On Tuesday, July 10th, 2018, CEO Elon Musk finalized an agreement with the Shanghai government to open Tesla’s first factory outside the U.S., having the potential to build half a million cars a year. The investment size wasn’t revealed, nor were the terms of the agreement. According to a Shanghai government official, any sharing of technology with Tesla would be “subject to negotiations.”
Having access to China is a solution for Tesla but the CEO is entering with a weakened position. Tesla signed an electric vehicle investment agreement with Shanghai’s Lingang Management Committee, the Lingang Area Development Administration and the Lingang Group. This is where a technology transfer could happen, even without a joint venture company.
The Shanghai government suggested it could mount up capital and help Tesla build its factory to get it running as soon as possible. At its current burn rate, Tesla doesn’t have the capital at its immediate disposal. According to a Tesla spokesperson, construction is expected to start soon, after it gets all the necessary permits and approvals. It would take two years before cars start to roll off the assembly line and then another two to three years to ramp up to full capacity.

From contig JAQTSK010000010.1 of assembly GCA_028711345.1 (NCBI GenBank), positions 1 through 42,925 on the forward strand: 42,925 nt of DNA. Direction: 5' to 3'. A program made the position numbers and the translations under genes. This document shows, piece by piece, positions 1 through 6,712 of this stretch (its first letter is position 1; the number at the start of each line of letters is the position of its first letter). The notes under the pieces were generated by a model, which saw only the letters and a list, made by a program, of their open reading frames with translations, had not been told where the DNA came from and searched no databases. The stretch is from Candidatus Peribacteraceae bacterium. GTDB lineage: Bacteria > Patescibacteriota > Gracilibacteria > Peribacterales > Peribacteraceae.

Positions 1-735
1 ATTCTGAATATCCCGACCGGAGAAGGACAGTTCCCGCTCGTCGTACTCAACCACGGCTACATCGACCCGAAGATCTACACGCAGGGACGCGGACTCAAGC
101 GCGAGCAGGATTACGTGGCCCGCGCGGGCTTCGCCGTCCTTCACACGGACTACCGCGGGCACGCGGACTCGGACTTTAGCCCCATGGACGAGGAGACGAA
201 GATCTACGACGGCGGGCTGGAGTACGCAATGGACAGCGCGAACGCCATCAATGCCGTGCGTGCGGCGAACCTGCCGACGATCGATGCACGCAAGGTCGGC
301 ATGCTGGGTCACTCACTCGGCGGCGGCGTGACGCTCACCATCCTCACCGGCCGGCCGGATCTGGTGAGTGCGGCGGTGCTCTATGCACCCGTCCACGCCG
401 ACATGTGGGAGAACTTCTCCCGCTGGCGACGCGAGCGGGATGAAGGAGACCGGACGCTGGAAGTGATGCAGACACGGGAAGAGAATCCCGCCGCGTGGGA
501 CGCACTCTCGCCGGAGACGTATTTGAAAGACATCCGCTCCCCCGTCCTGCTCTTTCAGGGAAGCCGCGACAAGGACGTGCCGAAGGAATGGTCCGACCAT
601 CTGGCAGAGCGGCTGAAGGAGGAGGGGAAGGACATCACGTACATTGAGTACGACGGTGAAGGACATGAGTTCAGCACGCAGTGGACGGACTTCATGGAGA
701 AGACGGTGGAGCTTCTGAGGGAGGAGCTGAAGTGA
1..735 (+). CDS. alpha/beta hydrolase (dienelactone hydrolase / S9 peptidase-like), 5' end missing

This big move from Tesla comes with a big price tag, however. Monthly unit sales of new-energy vehicles in China have been increasing over the past years and this poses a threat for Tesla. Beijing has supported the cause of new energy vehicles and backed the part with policies and grants to make China the largest market for electric cars. However, it has not produced a titleholder of its own and Tesla may be the appropriate solution.